The Jungle Book by Rudyard Kipling. One of the books my father read to me as a child, inspiring my desire to write and love of reading. Start them young! #reading #writing #Author #RutheMcDonald #Johnrue™ #RudyardKipling #TheJungleBook #tbt
I used to wish I had a mentor, but then I realized that I have hundreds. I have books, and each one was written by an author; someone who wanted me to know something so badly that he or she wrote it down to help make it withstand the burden of time. I’ve learned things from people I’ve never met and places I’ve never been. I’ve grown with characters that only exist as letters and whispers. I’ve received advice from people who died long ago. And to all my mentors, near or far, living or long gone.. Thanks. For letting me know that even when I’m by myself, I am never alone.
A few months ago, I started singing lessons. My instructor assigned me to learn “Royals” by Lorde, and over the next few weeks, we worked together on that song. Then one week, my instructor abruptl…
Poems on We Heart It
I absolutely adore Angela Nissel. She is the sweetest person, and she is an absolutely brilliant writer. I highly recommend these books—they are absolutely hilarious, and I think that each contains things that everyone can relate to.
Snippet of ‘The Broke Diaries’ (from Angela’s website):
On buying ramen noodles: I am sooooooo embarassed. I only have 33 cents. I (please don’t laugh) put the money on the counter and quickly attempt to dash out with my Chicken Flavored Salt Noodles. The guy calls me back! I look up instinctively, I should have run … Why didn’t I run???!! He tells me the noodles are 35 cents. I try to apologize sincerely. I thought the sign said 33 cents yesterday, so that’s all I brought with me. Could he wait while I ran home and get the 2 cents? I show him my student I.D. to let him know I am not a thief. He shakes his head and motions either for me to get the hell out of his store and never come back again or get the money as do come back. I don’t know. He said something like “Nyeh” and swiped his hand in my direction. I can’t translate hand motions well.
The noodles: tasty!!!
Imagine this: you’re walking around a bookstore and a book catches your eye. Maybe it’s the cover, or the title, or the author or a combination of those factors, but something makes you pick up the book to take a closer look at it. After reading the back cover copy, it still sounds interesting, so what’s the next thing you do?
Chances are you aren’t walking over to the counter to buy it yet—you’re going to sample it first by cracking it open to the first page.
From there, one of two things happen: either the writing grabs you and you bring the book to the counter or make a mental note to buy it later, or you lose interest and return it to the shelf. Two very different results based solely on whether or not you like what you find on that first page.
I don’t know about you guys, but when sampling a book, I generally read until I don’t want to anymore. If I’ve made it to the end of the first chapter (or however long the sample is, in the case of e-books) and I’m still interested, I’ll buy the book, or at least add it to my TBR list. If I lose interest somewhere before that (even if that “somewhere” is in the first sentence), I put the book back and move on. And as I understand it, I’m not the only one who samples books in a similar manner.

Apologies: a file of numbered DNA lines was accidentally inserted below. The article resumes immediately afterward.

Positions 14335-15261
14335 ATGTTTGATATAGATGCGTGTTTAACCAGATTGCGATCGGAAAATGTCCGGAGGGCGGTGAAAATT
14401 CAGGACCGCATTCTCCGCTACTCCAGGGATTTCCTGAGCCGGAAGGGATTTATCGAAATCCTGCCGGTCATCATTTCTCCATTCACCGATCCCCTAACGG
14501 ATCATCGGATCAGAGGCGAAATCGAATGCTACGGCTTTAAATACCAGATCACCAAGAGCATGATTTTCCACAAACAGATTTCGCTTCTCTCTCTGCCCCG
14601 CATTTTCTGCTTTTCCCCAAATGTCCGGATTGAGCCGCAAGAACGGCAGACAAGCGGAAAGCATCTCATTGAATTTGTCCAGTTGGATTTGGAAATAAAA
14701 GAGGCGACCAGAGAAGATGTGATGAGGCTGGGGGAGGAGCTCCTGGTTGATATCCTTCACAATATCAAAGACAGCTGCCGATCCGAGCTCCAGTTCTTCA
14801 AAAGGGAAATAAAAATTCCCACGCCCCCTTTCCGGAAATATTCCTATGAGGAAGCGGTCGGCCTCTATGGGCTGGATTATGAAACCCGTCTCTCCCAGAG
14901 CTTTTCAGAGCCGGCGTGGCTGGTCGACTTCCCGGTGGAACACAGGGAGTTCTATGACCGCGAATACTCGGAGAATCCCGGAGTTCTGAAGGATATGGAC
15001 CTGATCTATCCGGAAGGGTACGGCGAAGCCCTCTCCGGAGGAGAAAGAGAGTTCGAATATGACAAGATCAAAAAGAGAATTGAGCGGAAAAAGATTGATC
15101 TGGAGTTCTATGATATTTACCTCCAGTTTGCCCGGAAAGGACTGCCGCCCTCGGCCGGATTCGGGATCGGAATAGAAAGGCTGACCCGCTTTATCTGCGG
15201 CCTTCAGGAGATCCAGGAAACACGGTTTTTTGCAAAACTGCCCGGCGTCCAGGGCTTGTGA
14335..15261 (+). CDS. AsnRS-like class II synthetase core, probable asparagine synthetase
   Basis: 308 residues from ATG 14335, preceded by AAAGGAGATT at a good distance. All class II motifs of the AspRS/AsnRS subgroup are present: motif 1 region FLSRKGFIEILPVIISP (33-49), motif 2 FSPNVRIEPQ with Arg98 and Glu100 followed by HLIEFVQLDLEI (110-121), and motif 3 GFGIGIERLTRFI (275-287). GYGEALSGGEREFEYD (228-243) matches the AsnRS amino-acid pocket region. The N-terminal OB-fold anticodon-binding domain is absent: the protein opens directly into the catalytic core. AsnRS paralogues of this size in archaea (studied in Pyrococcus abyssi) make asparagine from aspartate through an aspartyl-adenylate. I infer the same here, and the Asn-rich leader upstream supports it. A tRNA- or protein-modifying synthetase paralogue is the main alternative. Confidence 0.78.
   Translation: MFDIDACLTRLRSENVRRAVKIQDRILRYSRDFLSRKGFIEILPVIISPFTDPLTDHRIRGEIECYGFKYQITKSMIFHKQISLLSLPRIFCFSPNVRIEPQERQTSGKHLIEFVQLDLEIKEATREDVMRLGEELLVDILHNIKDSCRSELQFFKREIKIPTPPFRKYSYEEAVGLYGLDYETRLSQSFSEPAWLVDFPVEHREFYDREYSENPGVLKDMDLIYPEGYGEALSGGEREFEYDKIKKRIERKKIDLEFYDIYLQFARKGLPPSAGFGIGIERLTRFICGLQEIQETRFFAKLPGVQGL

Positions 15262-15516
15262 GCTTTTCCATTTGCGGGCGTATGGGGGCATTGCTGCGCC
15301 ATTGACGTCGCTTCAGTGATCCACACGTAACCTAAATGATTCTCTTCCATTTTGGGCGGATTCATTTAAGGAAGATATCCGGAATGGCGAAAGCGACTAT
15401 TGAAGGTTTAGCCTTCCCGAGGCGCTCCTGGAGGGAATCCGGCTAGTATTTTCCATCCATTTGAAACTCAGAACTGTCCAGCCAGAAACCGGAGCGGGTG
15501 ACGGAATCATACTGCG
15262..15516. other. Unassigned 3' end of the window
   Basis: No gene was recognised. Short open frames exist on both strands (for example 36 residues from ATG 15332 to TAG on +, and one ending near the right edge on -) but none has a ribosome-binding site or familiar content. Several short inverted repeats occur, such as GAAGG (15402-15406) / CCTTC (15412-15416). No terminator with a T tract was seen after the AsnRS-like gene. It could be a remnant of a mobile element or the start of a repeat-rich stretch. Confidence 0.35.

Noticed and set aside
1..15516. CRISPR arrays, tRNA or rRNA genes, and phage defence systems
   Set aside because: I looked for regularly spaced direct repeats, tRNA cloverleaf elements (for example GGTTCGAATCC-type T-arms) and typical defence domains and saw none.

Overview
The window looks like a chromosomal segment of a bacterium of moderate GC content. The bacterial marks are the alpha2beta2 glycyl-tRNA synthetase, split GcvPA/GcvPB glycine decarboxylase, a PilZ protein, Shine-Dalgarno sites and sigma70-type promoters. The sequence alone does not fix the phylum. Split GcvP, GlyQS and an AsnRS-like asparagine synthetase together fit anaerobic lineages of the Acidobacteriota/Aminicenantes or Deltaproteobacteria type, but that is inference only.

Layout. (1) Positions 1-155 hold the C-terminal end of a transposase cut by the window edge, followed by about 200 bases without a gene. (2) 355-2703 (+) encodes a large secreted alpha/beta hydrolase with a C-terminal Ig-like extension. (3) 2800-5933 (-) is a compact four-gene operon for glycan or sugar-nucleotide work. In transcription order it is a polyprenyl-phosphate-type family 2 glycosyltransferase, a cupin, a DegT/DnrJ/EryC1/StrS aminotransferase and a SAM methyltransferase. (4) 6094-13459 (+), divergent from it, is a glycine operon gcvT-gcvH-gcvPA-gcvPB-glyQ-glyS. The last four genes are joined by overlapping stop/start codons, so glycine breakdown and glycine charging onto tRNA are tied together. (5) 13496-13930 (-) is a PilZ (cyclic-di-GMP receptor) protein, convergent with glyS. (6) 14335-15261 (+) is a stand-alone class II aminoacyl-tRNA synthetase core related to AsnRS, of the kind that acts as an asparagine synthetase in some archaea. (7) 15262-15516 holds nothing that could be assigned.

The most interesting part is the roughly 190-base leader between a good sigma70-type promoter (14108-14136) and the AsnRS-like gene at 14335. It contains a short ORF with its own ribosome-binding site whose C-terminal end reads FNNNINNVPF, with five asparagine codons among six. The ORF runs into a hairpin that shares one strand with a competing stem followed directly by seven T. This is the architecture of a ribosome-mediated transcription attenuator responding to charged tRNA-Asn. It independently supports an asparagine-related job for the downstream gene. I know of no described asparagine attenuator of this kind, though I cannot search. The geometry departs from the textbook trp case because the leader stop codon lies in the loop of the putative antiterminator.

The thing is, when a reader picks up your book, your first page carries the very heavy responsibility of grabbing their interest and not letting go for anything. There’s no such thing as a throwaway sentence in your first 250 words—every line must make the reader want to read the next, or it doesn’t belong there.
Your first page must:
- Hook the reader. Whether the reader is an agent, editor or someone contemplating whether or not to buy your book, the first page is your only chance to grab their attention.
- Introduce your protagonist. This pretty much goes without saying, but we need to meet your protagonist just about immediately if you hope to grab interest.
- Make your readers care. In most cases your readers aren’t going to fall in love with your protagonist in the first 250 words, but by the end of the first page they should have a good sense as to why they should care about your protagonist’s plight, which leads me to…
- Hint at conflict. This doesn’t mean that there needs to be a gun battle on the first page, but we need to get a sense (even if it’s just foreboding) that something isn’t quite right, or that something will happen very soon.
It’s a lot of work for just 250 words, but it’s truly essential to a successful first page, and it’s why publishing professionals often advise against starting a novel with a character doing menial, everyday tasks (ergo brushing teeth, getting ready for school, etc.). When revising the beginning of your WIP, I recommend taking a good hard look at that first page to see if it accomplishes those four tasks. It might just be what you need to pique someone’s interest in your work.NOTE: After writing this post I found this very informative post by agent Laurie McLean on the first pages of a WIP including some very helpful dos and don’ts. Definitely check it out.
In your opinion, how important is the first page of a novel? How long do you usually read when sampling work?
do you ever just want to slap your character